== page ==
by Onica Sinclair
It is said that most people have some sort of connection to cancer in one way or another. I’m no different. I have had three very important people in my life diagnosed with cancer: my younger cousin (leukemia), paternal grandfather (stomach), and maternal grandmother (breast). Unfortunately, the cancer overtook my grandfather in his frail state, but my younger cousin and abuela (grandmother) came out stronger on the other end. My cousin is now a college graduate with a successful career in agricultural education, and my grandmother, though she is now struggling with dementia, has been blessed with being cancer free for years after her mastectomy.
Because it runs in my family, cancer is something that I am aware of, but because of the significance of my mom’s mother having breast cancer, I’m especially vigilant. My mom will soon get tested to determine her probability of developing cancer. That will hopefully guide her, myself, and my two younger sisters in the right direction. October may be Breast Cancer Awareness Month, but breast cancer is something I am vigilant about every month. Because of my risk, any issue I’ve had has always been examined. I am young for a mammogram, but I have had to get two done already. Gotta say, not my favorite thing in the world to do, but it’s better to be proactive than reactive.
I practice many habits that I encourage all women to follow. These are highly recommended and very important because the earlier cancer is detected, the easier it is to treat and beat. One of the ways I first found an abnormality was during my monthly self-check. It is best for women to do this while they are menstruating. You should look for any things such as lumps or skin changes. If you find one, please make an appointment with your doctor as soon as possible.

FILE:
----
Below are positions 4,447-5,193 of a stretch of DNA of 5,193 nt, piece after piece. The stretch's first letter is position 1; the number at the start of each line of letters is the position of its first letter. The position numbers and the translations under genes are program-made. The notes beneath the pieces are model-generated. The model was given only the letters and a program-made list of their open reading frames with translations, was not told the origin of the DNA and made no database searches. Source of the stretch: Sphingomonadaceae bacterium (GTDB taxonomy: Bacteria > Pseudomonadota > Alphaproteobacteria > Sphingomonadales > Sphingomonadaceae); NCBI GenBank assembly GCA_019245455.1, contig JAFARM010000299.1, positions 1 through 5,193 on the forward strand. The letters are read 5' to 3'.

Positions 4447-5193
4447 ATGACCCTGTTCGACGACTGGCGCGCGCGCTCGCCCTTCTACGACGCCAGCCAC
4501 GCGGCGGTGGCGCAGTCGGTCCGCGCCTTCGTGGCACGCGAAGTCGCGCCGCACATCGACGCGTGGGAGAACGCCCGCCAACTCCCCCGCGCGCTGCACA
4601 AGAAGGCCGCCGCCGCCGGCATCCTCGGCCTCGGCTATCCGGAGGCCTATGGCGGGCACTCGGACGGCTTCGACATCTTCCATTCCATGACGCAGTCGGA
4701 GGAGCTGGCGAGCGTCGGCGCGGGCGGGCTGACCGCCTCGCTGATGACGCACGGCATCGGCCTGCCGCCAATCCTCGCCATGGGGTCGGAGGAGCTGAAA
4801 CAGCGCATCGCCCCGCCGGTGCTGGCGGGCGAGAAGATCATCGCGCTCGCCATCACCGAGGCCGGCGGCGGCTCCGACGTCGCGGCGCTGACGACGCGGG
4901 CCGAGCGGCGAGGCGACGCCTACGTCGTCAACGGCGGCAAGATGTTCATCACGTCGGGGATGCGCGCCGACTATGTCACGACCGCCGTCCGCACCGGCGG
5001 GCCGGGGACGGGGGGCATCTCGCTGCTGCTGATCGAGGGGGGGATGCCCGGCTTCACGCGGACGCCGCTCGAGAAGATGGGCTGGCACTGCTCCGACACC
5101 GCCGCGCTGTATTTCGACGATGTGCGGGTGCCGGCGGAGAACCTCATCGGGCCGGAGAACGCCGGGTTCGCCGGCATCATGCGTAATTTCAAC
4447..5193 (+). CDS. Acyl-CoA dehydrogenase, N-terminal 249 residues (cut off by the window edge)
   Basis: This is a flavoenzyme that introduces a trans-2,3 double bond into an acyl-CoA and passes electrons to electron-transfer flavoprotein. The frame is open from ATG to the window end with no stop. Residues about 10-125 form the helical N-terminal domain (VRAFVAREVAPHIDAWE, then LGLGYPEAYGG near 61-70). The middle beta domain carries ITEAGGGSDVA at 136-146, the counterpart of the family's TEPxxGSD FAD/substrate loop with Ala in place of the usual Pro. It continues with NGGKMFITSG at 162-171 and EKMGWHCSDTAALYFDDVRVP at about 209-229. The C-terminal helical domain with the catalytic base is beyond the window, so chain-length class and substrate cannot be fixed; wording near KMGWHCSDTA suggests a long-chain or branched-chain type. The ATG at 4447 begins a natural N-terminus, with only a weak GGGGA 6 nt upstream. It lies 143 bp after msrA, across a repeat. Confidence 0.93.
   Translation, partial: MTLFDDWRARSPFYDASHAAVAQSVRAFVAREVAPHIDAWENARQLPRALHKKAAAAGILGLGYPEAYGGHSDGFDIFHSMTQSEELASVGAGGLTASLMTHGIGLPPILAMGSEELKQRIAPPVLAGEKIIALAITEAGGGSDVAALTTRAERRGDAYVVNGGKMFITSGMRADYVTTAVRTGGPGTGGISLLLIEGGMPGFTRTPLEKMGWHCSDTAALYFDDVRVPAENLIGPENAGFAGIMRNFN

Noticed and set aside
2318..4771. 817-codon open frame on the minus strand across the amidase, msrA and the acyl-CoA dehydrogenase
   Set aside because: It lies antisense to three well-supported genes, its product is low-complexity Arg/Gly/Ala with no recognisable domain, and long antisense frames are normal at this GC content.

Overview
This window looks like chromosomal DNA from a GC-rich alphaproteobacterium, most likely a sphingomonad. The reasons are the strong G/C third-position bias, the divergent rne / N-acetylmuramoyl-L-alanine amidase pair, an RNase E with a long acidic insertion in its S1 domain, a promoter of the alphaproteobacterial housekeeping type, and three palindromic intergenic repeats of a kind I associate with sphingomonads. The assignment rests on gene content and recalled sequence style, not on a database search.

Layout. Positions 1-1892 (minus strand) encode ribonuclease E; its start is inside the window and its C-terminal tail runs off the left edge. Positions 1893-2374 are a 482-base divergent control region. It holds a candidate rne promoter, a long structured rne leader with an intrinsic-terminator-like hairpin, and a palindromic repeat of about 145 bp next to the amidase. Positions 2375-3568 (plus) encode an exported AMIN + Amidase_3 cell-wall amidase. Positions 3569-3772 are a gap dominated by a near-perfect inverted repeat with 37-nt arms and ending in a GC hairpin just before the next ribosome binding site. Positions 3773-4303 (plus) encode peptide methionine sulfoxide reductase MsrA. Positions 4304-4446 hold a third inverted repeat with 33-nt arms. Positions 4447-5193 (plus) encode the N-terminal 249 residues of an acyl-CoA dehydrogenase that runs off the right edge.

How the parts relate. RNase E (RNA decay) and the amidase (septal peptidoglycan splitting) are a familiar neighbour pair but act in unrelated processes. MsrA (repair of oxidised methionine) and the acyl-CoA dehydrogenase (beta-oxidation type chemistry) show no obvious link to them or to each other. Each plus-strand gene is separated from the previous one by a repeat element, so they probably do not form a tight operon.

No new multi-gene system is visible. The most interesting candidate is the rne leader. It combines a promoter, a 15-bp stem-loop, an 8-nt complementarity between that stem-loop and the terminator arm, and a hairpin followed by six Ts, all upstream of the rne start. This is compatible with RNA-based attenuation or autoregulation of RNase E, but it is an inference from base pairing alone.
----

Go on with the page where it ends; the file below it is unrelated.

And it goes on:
Limiting alcohol and smoking also reduces the risk of developing breast cancer. What it boils down to is the more alcohol you drink, the greater your risk of developing breast cancer. It is recommended to stick to one drink, at most, per day, as even small amounts increase the risk. As for smoking, well that is just about the worst thing you can do for your overall health in general. Studies have suggested a very strong link between breast cancer and smoking, especially in premenopausal women.
Diet, exercise, and controlling your weight are also great ways to reduce your risk. Obesity is a link to breast cancer, as well as many other types of cancer. Maintaining a healthy diet and daily exercise can help reduce your risk. Add plenty of fruits and vegetables, fiber, Vitamin D, and certain spices with anti-inflammatory effects to your diet. Try to do at least 150 minutes of moderate aerobic activity per week and strength training twice a week. That’s a little more than 20 minutes per day for the entire week. Or 30 minutes each day, if you don’t exercise on weekends. That’s doable, right?!
Being proactive and practicing good habits that will help reduce the risk of cancer is very important to remember. When an active lifestyle and healthy diet can reduce the risk by 40%, dang right I’m going to be active! And when cancer is caught early, there is a 98% survival rate, dang right I’m doing my self-checks! Take care of your body. Be inspired to be healthy!
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